Fourteen days for death to rear its head, 14 days for life, 14 days for a breath of fresh air, 14 days to hide.
Since the beginning of the lockdown on March 24, for the next 14 days, the country stopped. The countdown was on. We were supposed to wait. That wasn’t a problem. We may have taken it like curfews which end. There is always something that ends. This time, it is different. We are waiting for this to end but worry that it will extend. When the first 14 days pass after the first case, we can be reasonably sure that nobody has been infected. But we just don’t know if the infection has spread.
Medical professionals and experts are suggesting that the lockdown should be extended by 14 more days after the COVID-19 has infected more than one million people worldwide, its exponential spread and a surge in mortality. I think we don’t need to be very worried. As long as no external contamination occurs, Kathmandu will remain relatively safe. When Ebola killed so many in Africa, we didn’t go into a state of lockdown to prevent deaths in Nepal. The mortality rate due to pneumonia and bronchitis around the capital has remained normal as expected.
But how justifiable is it to lock the economy of the nation just because we are scared of what might happen because it is happening somewhere else? No evidence suggests that the valley itself has more COVID-19. There are labourers who don’t get paid if they don’t work in a day. There are children and elderly who have no income of their own. There are families that require access to income from their members who live abroad but can’t get cash because they have no way to reach the money transfer agencies. There are other people. If you want to keep your family safe, and you think the world will end if we don’t stay inside, go ahead but let us also think of keeping the economy going.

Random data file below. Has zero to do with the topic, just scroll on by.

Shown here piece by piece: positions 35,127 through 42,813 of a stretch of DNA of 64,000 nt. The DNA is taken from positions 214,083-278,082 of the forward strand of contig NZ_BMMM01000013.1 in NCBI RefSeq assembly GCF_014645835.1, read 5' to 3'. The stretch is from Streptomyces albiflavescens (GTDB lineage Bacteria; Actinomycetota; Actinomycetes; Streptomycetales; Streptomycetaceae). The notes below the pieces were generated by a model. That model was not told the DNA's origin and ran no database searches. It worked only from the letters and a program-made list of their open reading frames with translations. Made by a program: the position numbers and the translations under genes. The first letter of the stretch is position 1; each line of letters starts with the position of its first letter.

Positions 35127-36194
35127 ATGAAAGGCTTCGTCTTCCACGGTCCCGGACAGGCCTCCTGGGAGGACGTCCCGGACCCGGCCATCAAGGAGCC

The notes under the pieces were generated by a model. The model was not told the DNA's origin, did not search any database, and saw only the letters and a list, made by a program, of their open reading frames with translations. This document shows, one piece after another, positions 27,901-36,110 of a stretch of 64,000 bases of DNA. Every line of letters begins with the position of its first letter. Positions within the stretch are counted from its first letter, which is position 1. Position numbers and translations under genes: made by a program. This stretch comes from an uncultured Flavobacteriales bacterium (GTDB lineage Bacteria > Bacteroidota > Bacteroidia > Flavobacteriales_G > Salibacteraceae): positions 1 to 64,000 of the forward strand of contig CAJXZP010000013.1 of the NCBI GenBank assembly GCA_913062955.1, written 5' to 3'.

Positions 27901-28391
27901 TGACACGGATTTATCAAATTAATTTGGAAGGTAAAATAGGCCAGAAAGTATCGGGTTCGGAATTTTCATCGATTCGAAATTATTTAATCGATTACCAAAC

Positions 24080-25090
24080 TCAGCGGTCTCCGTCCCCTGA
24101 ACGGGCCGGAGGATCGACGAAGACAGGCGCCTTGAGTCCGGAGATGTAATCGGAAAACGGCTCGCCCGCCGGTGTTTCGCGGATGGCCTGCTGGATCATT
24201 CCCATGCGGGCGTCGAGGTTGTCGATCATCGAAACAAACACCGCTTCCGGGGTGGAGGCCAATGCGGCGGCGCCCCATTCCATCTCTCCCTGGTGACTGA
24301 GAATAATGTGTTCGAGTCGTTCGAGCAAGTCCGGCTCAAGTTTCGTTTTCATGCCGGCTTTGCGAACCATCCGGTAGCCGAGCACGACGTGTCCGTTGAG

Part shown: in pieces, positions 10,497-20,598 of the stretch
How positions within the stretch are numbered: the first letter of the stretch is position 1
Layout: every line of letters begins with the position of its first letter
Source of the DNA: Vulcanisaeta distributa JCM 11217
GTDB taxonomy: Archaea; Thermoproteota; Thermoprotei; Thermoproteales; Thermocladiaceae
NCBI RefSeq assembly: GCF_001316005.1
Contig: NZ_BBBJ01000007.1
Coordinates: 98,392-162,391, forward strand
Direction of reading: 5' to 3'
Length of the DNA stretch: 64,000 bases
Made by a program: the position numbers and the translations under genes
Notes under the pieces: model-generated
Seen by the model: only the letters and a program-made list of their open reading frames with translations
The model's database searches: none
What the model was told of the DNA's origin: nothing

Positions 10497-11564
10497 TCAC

An expert on communicable diseases may not be an expert on economy. Medical professionals save lives in the immediate but may fall short on the long-term effects of such decisions. A doctor must save the life of a patient the economist must save the economy. We federated the country so that local and provincial governments can think of addressing the local problems locally. We have provinces and municipalities precisely for this. Yes, Nepal still faces the risk of infection but that doesn’t justify the economic halt of an entire country, a reasonably healthy nation. Every municipality and provincial authority should take the responsibility of saving their people by enforcing lockdown and quarantine. In the southern plains, due to influx of citizens from across the border there remains a reasonable concern of infection. It should be prevented but this does not justify farmers in Lukla being subjected to lockdown. A more reasonable approach would be to handover the administration to local authorities.
We must look at what is happening to us rather than what is happening to others and take decisions accordingly.